Measure Suggested by Fire Chief Kenlon to Preserve the Lives of His Firemen Goes to Mayor Hylan for His Signature

AN ordinance was passed by the New York City board of aldermen on January 18, which provides that all buildings in New York City, except those five stories or less in height which are used exclusively for dwelling purposes, must be equipped with an automatic cut-off valve for shutting off the flow of gas in case of a fire. This measure was largely due to the suggestions of Chief John Kenlon, of the fire department on the ground that it is needed to preserve the lives of the firemen who are compelled to enter gas filled buildings and rooms. The cut-off would avoid this danger by automatically shutting off the gas supply in case of the meter connections being melted by the heat of a fire. The measure has been strenuously opposed by the real estate interests and property owners of the city and since its passage they have requested Mayor Hylan to give them a public hearing on the subject before signing the measure. While the Mayor has not yet signed the ordinance, he has been quoted as in favor of it as follows: “The gas cut-off, as sugested by Fire Chief John Kenlon for high buildings, is absolutely proper. I welcome anything that adds to the protecton of life. Nobody should object to puttng in such a cut-off. It is enough that firemen risk their lives fighting fires, without the additional menace of gasfilled rooms. I think the ordinance might go even further and have the shut-off devices installed in all newly constructed buildings, high or low.”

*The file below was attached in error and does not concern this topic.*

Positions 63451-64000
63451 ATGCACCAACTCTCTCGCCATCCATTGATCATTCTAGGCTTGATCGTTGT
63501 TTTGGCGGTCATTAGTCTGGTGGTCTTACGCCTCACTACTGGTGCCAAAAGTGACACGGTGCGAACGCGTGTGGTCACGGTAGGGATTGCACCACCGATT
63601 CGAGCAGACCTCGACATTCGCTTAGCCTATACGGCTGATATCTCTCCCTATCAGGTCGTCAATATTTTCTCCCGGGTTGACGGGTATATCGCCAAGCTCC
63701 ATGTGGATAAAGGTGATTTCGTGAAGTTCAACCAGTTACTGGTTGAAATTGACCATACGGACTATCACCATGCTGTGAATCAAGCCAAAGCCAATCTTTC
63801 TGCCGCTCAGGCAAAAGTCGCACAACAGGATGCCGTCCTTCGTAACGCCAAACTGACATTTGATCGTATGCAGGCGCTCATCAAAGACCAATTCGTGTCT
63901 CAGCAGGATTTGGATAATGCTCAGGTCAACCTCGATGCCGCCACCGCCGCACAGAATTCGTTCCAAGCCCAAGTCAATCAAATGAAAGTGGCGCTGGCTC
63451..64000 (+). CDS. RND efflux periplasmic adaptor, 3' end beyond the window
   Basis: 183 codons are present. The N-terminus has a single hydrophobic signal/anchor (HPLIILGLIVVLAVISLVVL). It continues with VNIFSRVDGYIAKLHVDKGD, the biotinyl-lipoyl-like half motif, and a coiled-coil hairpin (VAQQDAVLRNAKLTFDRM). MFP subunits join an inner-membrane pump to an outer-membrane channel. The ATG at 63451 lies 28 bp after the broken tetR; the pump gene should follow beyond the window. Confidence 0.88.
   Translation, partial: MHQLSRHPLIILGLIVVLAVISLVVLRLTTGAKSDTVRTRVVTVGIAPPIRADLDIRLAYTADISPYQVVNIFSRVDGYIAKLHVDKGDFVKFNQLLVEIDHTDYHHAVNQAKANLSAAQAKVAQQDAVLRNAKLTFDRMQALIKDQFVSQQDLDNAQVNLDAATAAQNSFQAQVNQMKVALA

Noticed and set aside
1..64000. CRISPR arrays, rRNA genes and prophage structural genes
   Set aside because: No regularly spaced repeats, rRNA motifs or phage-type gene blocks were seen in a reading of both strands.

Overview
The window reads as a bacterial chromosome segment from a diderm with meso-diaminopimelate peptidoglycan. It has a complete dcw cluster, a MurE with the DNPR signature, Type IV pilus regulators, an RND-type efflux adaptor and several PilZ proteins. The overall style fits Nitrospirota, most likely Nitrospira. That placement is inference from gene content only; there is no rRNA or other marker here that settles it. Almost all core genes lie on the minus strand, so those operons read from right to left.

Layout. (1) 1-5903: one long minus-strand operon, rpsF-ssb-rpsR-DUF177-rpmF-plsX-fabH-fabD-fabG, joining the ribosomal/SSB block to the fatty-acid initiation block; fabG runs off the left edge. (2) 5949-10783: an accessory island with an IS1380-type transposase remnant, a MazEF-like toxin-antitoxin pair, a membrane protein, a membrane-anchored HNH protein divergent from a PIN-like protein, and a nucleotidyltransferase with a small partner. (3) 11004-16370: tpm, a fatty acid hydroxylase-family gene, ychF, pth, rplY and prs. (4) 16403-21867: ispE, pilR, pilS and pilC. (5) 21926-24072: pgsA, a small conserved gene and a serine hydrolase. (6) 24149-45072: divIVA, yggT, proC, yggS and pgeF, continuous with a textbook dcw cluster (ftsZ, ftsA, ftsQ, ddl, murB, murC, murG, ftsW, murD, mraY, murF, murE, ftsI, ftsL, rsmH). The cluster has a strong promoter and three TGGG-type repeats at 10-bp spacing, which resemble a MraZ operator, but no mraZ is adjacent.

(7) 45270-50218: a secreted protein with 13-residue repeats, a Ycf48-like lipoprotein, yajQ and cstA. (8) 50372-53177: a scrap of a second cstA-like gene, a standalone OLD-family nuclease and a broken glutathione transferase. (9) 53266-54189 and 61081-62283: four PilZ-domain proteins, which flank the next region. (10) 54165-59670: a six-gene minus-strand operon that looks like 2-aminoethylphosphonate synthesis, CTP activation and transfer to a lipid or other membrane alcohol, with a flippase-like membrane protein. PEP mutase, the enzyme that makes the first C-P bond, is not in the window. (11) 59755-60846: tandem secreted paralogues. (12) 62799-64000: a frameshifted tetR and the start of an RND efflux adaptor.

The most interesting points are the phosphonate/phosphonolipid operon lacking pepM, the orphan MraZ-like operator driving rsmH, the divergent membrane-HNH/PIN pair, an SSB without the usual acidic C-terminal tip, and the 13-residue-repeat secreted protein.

A public hearing on the ordinance was held on Tuesday, January 23. _

A similar ordinance was passed last year which provided for the installation of the gas cut-off on all buildings in the city. This was vetoed by Mayor Hylan and the present measure was changed to meet his views on the matter.

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